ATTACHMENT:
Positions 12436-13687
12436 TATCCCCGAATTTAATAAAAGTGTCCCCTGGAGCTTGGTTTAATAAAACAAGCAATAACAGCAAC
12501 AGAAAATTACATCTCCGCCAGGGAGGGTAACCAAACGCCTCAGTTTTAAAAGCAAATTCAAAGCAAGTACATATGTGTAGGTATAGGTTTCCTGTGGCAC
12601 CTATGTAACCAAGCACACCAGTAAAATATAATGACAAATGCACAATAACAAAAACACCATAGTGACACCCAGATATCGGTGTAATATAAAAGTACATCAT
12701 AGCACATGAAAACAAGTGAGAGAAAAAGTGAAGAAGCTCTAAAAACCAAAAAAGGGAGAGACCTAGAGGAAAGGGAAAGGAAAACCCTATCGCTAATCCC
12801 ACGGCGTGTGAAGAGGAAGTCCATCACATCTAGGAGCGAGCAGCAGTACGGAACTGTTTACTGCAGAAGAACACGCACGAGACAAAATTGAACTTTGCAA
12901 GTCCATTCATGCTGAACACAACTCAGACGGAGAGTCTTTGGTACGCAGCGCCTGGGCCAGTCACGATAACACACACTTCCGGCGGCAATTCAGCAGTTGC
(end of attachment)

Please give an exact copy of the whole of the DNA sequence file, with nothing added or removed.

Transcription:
Positions 12436-13687
12436 TATCCCCGAATTTAATAAAAGTGTCCCCTGGAGCTTGGTTTAATAAAACAAGCAATAACAGCAAC
12501 AGAAAATTACATCTCCGCCAGGGAGGGTAACCAAACGCCTCAGTTTTAAAAGCAAATTCAAAGCAAGTACATATGTGTAGGTATAGGTTTCCTGTGGCAC
12601 CTATGTAACCAAGCACACCAGTAAAATATAATGACAAATGCACAATAACAAAAACACCATAGTGACACCCAGATATCGGTGTAATATAAAAGTACATCAT
12701 AGCACATGAAAACAAGTGAGAGAAAAAGTGAAGAAGCTCTAAAAACCAAAAAAGGGAGAGACCTAGAGGAAAGGGAAAGGAAAACCCTATCGCTAATCCC
12801 ACGGCGTGTGAAGAGGAAGTCCATCACATCTAGGAGCGAGCAGCAGTACGGAACTGTTTACTGCAGAAGAACACGCACGAGACAAAATTGAACTTTGCAA
12901 GTCCATTCATGCTGAACACAACTCAGACGGAGAGTCTTTGGTACGCAGCGCCTGGGCCAGTCACGATAACACACACTTCCGGCGGCAATTCAGCAGTTGC